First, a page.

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Mohammed E. Lasheen,*Fn1 v. the Loomis Company

March 21, 2013



This matter was referred to the undersigned pursuant to Local Rule 302(c)(19). See 28 U.S.C. § 636(b)(1). On December 5, 2012, the court held a hearing on plaintiff's motion for entry of default judgment against the Arab Republic of Egypt, the Embassy of the Arab Republic of Egypt, and the Cultural and Educational Bureau (collectively, the "Egyptian defendants"). Dckt. No. 345. Attorney Randy Andrus appeared on behalf of plaintiff; attorney John Hermina appeared on behalf of the Egyptian defendants. For the reasons stated below, the undersigned recommends that the motion be granted.


Plaintiff, Mohammed E. Lasheen ("Lasheen"), was an Egyptian citizen who came to the United States in 2000 as a visiting scholar at the University of California, Davis. Lasheen was enrolled in the Embassy of Egypt Health Care Benefits Plan ("Plan") provided through the Embassy. Under the Benefit Services Management Agreement ("Agreement"), The Loomis Company ("Loomis") agreed to provide administrative services for the Plan.

While Lasheen was in the United States, he was diagnosed with liver cancer. Lasheen's physicians determined that he needed a liver transplant, but when he submitted a claim to Loomis requesting coverage for the procedure, the claim was denied. Loomis took the position that Lasheen's previous diagnosis with Hepatitis C constituted a pre-existing condition with respect to his cancer and related problems, and that the transplant was therefore not covered under the Plan. After unsuccessful attempts to challenge that decision, plaintiff died on December 3, 2000. Plaintiff is survived by his wife and three children.

Lasheen's estate filed this action in February 2001 against, among others, the Egyptian defendants and Loomis.*fn2 Plaintiff asserted claims pursuant to the Employment Retirement Income Security Act ("ERISA"), 29 U.S.C. §§ 1001, et seq., and for breach of contract and fiduciary duties. Compl., Dckt. No. 1.

On April 17, 2001, default was entered against the Egyptian defendants for failure to answer or otherwise timely respond to the complaint. Dckt. Nos. 21, 22. On June 5, 2003, the Egyptian defendants moved to set aside the entry of default. On July 16, 2003, the district judge determined that default was entered prematurely, as these defendants were entitled to sixty days to serve an answer under the Foreign Sovereign Immunities Act ("FSIA"), 28 U.S.C. §§ 1602, et seq. Dckt. No. 80. While the court was troubled by the Egyptian defendants' two-year delay in moving to set aside the default, the court granted their motion in the interest of deciding the case on its merits. Id. Accordingly, the defaults were vacated and the Egyptian defendants filed an answer on September 4, 2003. Answer, Dckt. No. 95.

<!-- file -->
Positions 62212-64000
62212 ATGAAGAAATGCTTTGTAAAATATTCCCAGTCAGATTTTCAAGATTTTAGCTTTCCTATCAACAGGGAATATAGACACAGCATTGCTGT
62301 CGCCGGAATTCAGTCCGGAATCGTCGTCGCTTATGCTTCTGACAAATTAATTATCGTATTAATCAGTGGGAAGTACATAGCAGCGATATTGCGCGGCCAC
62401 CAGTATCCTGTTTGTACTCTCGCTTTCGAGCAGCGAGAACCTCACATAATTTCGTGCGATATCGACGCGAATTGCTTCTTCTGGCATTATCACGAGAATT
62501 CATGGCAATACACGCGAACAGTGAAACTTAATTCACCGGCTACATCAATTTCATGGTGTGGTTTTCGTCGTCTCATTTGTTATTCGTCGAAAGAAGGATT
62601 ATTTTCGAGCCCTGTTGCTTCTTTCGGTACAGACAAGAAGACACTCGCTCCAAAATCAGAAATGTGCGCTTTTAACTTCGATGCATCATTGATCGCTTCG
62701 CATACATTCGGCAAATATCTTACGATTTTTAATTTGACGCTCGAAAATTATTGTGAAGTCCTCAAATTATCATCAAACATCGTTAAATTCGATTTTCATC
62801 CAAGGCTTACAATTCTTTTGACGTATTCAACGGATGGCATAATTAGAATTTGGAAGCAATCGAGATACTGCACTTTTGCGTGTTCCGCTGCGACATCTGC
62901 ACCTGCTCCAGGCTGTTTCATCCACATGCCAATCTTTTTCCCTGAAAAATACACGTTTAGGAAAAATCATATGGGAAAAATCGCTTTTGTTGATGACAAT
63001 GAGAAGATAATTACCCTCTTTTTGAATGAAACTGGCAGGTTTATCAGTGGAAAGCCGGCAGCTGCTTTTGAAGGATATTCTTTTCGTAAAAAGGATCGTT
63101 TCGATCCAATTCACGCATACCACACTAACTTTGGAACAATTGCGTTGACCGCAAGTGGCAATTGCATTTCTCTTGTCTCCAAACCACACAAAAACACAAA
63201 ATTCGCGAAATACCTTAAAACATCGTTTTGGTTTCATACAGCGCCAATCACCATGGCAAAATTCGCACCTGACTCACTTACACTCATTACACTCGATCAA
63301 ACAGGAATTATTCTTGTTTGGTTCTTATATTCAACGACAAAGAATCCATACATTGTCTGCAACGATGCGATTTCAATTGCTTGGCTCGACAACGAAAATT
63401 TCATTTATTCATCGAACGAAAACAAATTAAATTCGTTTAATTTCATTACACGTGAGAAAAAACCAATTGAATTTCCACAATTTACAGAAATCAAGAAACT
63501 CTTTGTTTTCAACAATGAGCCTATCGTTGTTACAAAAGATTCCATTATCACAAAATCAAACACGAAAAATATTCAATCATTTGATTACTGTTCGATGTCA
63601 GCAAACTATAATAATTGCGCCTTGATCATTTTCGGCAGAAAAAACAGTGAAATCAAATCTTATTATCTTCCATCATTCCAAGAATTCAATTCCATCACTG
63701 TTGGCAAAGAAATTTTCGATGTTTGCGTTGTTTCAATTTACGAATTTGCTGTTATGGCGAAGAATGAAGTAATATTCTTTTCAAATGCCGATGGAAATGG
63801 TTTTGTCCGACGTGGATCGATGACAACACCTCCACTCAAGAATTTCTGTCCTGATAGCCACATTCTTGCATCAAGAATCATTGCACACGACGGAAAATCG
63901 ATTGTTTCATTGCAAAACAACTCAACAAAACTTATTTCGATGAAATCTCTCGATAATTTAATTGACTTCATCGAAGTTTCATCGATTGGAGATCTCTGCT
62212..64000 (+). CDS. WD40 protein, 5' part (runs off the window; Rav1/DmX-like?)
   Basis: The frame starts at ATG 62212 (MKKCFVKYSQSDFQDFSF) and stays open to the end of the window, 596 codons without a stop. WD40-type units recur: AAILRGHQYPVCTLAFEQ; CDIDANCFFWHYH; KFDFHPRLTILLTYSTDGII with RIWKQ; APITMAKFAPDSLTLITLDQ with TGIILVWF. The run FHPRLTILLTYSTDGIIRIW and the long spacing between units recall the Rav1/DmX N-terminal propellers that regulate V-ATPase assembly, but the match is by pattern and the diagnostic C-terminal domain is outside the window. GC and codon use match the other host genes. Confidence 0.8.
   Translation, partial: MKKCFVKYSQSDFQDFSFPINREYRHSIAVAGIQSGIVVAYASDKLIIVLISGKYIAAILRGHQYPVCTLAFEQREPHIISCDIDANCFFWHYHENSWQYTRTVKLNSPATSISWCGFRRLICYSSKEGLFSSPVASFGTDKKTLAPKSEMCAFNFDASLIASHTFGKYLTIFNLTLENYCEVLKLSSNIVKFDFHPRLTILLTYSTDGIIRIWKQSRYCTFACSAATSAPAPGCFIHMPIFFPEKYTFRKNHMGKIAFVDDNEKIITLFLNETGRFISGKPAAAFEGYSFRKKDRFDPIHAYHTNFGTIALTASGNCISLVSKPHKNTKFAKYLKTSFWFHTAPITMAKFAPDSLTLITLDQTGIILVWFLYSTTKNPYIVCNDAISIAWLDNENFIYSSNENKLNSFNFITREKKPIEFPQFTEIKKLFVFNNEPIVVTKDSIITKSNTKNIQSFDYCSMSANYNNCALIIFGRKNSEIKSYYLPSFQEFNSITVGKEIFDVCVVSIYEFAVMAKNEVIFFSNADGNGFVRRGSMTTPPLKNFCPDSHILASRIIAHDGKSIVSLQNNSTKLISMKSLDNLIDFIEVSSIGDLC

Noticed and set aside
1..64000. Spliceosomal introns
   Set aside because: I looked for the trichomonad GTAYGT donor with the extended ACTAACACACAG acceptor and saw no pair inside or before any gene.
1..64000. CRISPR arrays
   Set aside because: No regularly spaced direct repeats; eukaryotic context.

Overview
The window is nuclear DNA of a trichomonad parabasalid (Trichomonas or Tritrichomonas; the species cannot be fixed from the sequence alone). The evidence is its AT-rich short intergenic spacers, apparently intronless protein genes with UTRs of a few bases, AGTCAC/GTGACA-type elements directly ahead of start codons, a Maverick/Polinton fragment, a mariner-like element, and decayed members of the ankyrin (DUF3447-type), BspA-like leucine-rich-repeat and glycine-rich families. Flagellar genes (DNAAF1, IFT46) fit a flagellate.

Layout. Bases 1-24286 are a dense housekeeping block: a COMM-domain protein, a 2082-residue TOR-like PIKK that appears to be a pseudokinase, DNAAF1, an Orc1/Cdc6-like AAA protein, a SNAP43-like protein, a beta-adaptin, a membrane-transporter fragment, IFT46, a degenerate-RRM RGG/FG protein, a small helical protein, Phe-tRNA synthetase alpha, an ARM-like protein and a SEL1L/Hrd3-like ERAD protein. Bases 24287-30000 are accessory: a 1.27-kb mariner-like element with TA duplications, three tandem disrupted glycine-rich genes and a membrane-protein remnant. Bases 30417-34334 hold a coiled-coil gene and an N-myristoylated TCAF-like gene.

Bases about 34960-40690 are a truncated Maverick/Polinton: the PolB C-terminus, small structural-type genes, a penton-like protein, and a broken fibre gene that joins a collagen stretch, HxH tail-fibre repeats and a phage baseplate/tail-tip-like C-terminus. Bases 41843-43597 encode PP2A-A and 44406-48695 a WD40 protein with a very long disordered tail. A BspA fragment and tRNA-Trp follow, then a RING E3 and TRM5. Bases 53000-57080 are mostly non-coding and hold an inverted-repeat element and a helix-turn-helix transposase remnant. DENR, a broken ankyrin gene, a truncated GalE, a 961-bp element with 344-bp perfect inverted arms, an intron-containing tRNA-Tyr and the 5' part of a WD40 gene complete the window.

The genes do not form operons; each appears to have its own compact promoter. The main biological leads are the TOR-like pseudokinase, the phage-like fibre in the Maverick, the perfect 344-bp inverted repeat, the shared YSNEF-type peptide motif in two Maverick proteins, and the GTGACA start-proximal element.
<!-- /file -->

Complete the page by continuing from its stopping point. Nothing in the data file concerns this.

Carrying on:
Loomis initially defended against Lasheen's claims, and the Egyptian defendants indemnified it for its legal fees and costs, up to and through July 2005. When the Egyptian defendants stopped reimbursing Loomis, Loomis continued to defend against Lasheen's lawsuit and provided them with updates regarding the litigation, including notice of a pending settlement with Lasheen. The Egyptian defendants continued to refuse to indemnify Loomis further, and on November 30, 2005, Loomis filed a cross-claim against them for breach of contract. The Egyptian defendants did not file an answer or otherwise respond to the cross-complaint.

On November 7, 2005, the court allowed the attorney for the Egyptian defendants to withdraw as counsel of record. The court also directed the parties to appear at a December 19, 2005 status conference. Only counsel for Loomis appeared at that conference. Dckt. No. 196. In light of the Egyptian defendants' failure to appear, the district judge ordered that the Egyptian defendants' September 4, 2003, answer to the complaint be stricken, and directed the Clerk to enter default against them with respect to both the complaint and the cross-claim. He further directed both Loomis and Lasheen to move for default judgment. Dckt. No. 221.

Before they could do so, the case was administratively terminated pending an appeal by Loomis with respect to the denial of its summary judgment motion regarding the alleged lack of subject matter jurisdiction over plaintiff's claims. Dckt. No. 229. Specifically, Loomis appealed the district court's order finding that it had jurisdiction and that ERISA's exception for foreign plans was not applicable in this case. Pursuant to the parties' stipulation, the appeal was dismissed without prejudice to reinstatement, pending approval of the parties' tentative settlement agreement. Dckt. No. 238. The tentative settlement agreement was conditioned upon Loomis and Lasheen's ability to recover from the Egyptian defendants.

On November 6, 2007, Loomis and Lasheen filed a joint special motion requesting the court to find that the Egyptian defendants had no immunity to suit due to the inapplicability of FSIA in this case. Dckt. No. 239. On December 5, 2007, the Egyptian defendants suddenly reinserted themselves into the case by filing an ex parte request for additional time to oppose the joint special motion. Dckt. No. 246.

On December 7, 2007, the district judge ordered the Egyptian defendants to show cause why sanctions should not issue for the delay and inconvenience and advised them that, in order to contest the joint motion, they would first have to move to set aside the default previously entered against them. Dckt. No. 252.